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Old 2010-08-14, 03:57   #1
Rodrigo
 
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Default CPU Time and Factors Found

Hello,

I've been poking around the GIMPS.IT site to learn a little more about OBD, and I found the following page:

http://www.moregimps.it/billion/users_p.php

The meaning of the columns on that table is mostly self-evident, except for "CPU time." What units are being measured there, and how are the totals arrived at?

Which leads me to a second question. If you compare the "CPU time" and the "Factors found" for the various participants, there seems to be little relation between the number of factors found and the amount of computing devoted to it.

For example, Uncwilly has found 162 factors in 56.345 -- umm, aahhh, 56.345 WHAT? -- whereas lavalamp has found just one factor in 38067.400 WHATs. So it would seem that Uncwilly's efforts have been some 109,000 times more efficient per WHAT than lavalamp's.

How does that compute (so to speak)? Isn't the assignment of exponents more or less random, such that you would get more or less similar efficiency at finding exponents among the participants?

I must be missing some factor here. (Pardon the second pun, I couldn't resist...)

And just to be sure -- I'm not casting aspersions on anybody here, I'm genuinely curious as to how this works.


Rodrigo

Last fiddled with by Rodrigo on 2010-08-14 at 03:57
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Old 2010-08-14, 06:51   #2
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Well, to speak to why I appear to be so good. When OBD was starting, there were many exponents that had never been tested. I went through and tested a whole bunch to low levels. I tested them en mass, a few bits at a time at first. Then I removed those with factors and repeated. The last few steps were a single bit depth at a time.

Most of the numbers that will be factored out will be in the lowest bit ranges, were it is easier to test (less CPU time) and the best chances of find a factor.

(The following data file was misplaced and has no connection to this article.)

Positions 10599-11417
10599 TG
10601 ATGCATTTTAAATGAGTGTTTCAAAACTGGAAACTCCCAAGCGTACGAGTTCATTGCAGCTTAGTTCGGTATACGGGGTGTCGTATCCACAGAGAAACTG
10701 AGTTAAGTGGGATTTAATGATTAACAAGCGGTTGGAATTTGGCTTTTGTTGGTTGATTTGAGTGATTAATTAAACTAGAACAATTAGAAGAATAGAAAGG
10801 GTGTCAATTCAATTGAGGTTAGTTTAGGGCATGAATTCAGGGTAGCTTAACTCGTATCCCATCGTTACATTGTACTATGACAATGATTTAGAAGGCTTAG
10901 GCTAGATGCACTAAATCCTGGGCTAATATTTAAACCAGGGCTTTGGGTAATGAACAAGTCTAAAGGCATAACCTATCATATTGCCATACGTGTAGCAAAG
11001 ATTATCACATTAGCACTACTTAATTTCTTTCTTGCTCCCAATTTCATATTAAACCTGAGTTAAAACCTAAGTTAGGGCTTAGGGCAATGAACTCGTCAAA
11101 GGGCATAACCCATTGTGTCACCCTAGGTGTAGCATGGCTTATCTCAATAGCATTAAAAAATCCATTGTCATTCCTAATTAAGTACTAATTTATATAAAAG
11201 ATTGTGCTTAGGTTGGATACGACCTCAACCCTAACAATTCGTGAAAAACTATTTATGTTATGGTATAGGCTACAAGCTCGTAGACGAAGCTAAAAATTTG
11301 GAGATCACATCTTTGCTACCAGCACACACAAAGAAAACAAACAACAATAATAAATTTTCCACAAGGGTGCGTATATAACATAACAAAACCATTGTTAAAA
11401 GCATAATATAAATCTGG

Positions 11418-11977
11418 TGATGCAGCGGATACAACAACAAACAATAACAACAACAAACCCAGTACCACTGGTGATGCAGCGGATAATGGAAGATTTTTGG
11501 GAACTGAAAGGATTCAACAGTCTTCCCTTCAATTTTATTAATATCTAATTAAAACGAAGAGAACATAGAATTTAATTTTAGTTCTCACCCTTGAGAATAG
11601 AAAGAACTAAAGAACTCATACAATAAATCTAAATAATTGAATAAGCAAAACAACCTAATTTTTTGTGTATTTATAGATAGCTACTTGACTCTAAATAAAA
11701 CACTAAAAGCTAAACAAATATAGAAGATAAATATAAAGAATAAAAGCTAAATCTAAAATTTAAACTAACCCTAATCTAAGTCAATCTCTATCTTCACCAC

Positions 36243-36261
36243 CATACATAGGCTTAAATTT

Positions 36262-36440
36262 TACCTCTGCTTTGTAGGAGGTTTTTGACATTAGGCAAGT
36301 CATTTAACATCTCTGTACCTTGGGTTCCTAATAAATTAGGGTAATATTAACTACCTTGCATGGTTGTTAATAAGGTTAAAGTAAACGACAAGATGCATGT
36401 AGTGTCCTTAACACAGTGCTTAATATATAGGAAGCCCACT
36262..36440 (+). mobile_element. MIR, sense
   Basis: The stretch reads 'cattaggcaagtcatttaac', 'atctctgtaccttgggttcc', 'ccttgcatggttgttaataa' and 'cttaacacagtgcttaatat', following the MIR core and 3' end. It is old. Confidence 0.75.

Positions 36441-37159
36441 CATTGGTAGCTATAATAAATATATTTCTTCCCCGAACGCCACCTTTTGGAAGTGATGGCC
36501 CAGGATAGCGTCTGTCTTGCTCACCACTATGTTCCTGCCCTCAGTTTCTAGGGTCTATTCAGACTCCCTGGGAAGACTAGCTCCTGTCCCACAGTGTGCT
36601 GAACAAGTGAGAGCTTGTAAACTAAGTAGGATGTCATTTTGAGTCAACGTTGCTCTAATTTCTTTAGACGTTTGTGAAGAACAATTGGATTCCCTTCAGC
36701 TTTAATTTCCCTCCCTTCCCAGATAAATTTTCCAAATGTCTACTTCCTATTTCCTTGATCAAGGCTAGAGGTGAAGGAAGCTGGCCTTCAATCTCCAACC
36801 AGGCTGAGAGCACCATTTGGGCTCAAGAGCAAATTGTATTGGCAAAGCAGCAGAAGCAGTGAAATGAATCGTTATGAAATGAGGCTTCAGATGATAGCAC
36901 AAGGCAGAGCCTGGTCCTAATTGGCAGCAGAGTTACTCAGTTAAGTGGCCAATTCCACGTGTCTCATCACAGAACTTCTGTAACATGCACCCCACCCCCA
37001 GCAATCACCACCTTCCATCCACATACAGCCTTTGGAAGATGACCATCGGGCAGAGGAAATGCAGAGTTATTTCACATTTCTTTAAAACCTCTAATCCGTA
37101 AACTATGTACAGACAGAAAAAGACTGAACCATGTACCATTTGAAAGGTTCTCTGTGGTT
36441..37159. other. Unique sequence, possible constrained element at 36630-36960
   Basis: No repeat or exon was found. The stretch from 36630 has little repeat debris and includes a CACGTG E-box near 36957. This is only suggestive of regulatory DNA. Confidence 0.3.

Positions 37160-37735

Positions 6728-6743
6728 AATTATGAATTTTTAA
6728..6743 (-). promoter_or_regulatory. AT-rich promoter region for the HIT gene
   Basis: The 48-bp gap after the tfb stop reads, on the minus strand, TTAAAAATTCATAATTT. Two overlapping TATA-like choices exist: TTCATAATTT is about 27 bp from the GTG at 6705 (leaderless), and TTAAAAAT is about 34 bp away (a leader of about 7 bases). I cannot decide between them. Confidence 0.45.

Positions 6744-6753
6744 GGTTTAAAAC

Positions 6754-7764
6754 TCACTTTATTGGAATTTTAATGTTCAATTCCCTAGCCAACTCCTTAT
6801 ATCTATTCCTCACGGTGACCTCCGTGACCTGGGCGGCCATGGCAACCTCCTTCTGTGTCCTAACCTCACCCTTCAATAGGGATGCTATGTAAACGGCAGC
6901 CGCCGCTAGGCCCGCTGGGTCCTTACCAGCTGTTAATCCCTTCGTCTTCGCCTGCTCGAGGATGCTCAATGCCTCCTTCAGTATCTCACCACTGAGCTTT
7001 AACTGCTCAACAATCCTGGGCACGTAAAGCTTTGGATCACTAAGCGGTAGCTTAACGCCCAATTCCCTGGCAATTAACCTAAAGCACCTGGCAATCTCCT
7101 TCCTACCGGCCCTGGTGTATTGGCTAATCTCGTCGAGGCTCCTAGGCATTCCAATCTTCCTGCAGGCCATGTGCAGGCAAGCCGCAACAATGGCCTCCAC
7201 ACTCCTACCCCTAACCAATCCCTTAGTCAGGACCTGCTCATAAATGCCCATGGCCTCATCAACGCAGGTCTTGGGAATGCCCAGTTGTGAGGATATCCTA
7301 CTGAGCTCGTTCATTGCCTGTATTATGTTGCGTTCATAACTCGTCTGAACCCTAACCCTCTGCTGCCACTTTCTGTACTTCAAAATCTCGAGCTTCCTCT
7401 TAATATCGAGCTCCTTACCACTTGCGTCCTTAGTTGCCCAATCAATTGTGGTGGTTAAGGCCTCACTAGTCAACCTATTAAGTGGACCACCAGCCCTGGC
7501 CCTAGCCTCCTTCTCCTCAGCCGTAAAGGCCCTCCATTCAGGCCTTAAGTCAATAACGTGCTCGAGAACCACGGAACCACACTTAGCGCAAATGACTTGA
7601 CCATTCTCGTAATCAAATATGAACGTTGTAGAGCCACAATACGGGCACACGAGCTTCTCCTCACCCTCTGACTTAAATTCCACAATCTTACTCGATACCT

The units used are 'one year of a Pentium 90MHz' or P90 years.
See http://www.moregimps.it/billion/users_f.php
That had been the standard measure of effort for GIMPS for many years. Only recently has 'GHz days' been adopted.

Play with the calculator on :http://www.moregimps.it/billion/anni_cpu.php and see sort of effort I needed to take the numbers from 32 bits (the lowest possible for these numbers) to the level where factors where found.
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Old 2010-08-14, 06:55   #3
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The unit used is P90 CPU years, the previous unit of work done in the GIMPS. It corresponds at the ammount of work an Intel P90 CPU could do with the then current version of the Prime95 software.

If you look at the "Users (by factor)" page you will see how Uncwilly found so many factors in so little time : he did the initial factoring to low levels, the great majority of the factors he found were below 50 bits. The probability of finding a factor decreases with bit level, the work implied increases.

The probability of finding a factor is very roughly inversely proportional to the size of the numbers tried as factors, for 34 bits exponents it is about 1 in 34 (of course there is a minimum factor length : 2*exponent for the Mersenne number.) The time it takes to trial factor a number to a bit level is proportional to 2 in the power of the bit level : it takes twice as long to trial factor a number from 34 to 35 bits as from 33 to 34 bits.